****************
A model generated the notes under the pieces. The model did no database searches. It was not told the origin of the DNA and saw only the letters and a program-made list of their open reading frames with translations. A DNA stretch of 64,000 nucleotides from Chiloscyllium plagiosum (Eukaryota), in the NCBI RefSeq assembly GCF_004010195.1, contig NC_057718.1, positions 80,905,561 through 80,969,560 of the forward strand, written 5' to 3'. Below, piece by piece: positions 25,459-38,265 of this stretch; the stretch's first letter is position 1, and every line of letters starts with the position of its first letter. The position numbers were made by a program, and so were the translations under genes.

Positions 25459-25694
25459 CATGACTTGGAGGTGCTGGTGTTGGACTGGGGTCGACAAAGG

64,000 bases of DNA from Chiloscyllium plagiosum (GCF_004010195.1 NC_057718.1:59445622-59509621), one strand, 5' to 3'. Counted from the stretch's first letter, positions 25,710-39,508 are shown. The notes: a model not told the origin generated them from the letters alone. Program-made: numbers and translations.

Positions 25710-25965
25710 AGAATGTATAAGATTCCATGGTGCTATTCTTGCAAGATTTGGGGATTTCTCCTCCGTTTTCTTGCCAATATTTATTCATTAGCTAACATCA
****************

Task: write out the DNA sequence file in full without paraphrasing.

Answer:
A model generated the notes under the pieces. The model did no database searches. It was not told the origin of the DNA and saw only the letters and a program-made list of their open reading frames with translations. A DNA stretch of 64,000 nucleotides from Chiloscyllium plagiosum (Eukaryota), in the NCBI RefSeq assembly GCF_004010195.1, contig NC_057718.1, positions 80,905,561 through 80,969,560 of the forward strand, written 5' to 3'. Below, piece by piece: positions 25,459-38,265 of this stretch; the stretch's first letter is position 1, and every line of letters starts with the position of its first letter. The position numbers were made by a program, and so were the translations under genes.

Positions 25459-25694
25459 CATGACTTGGAGGTGCTGGTGTTGGACTGGGGTCGACAAAGG

64,000 bases of DNA from Chiloscyllium plagiosum (GCF_004010195.1 NC_057718.1:59445622-59509621), one strand, 5' to 3'. Counted from the stretch's first letter, positions 25,710-39,508 are shown. The notes: a model not told the origin generated them from the letters alone. Program-made: numbers and translations.

Positions 25710-25965
25710 AGAATGTATAAGATTCCATGGTGCTATTCTTGCAAGATTTGGGGATTTCTCCTCCGTTTTCTTGCCAATATTTATTCATTAGCTAACATCA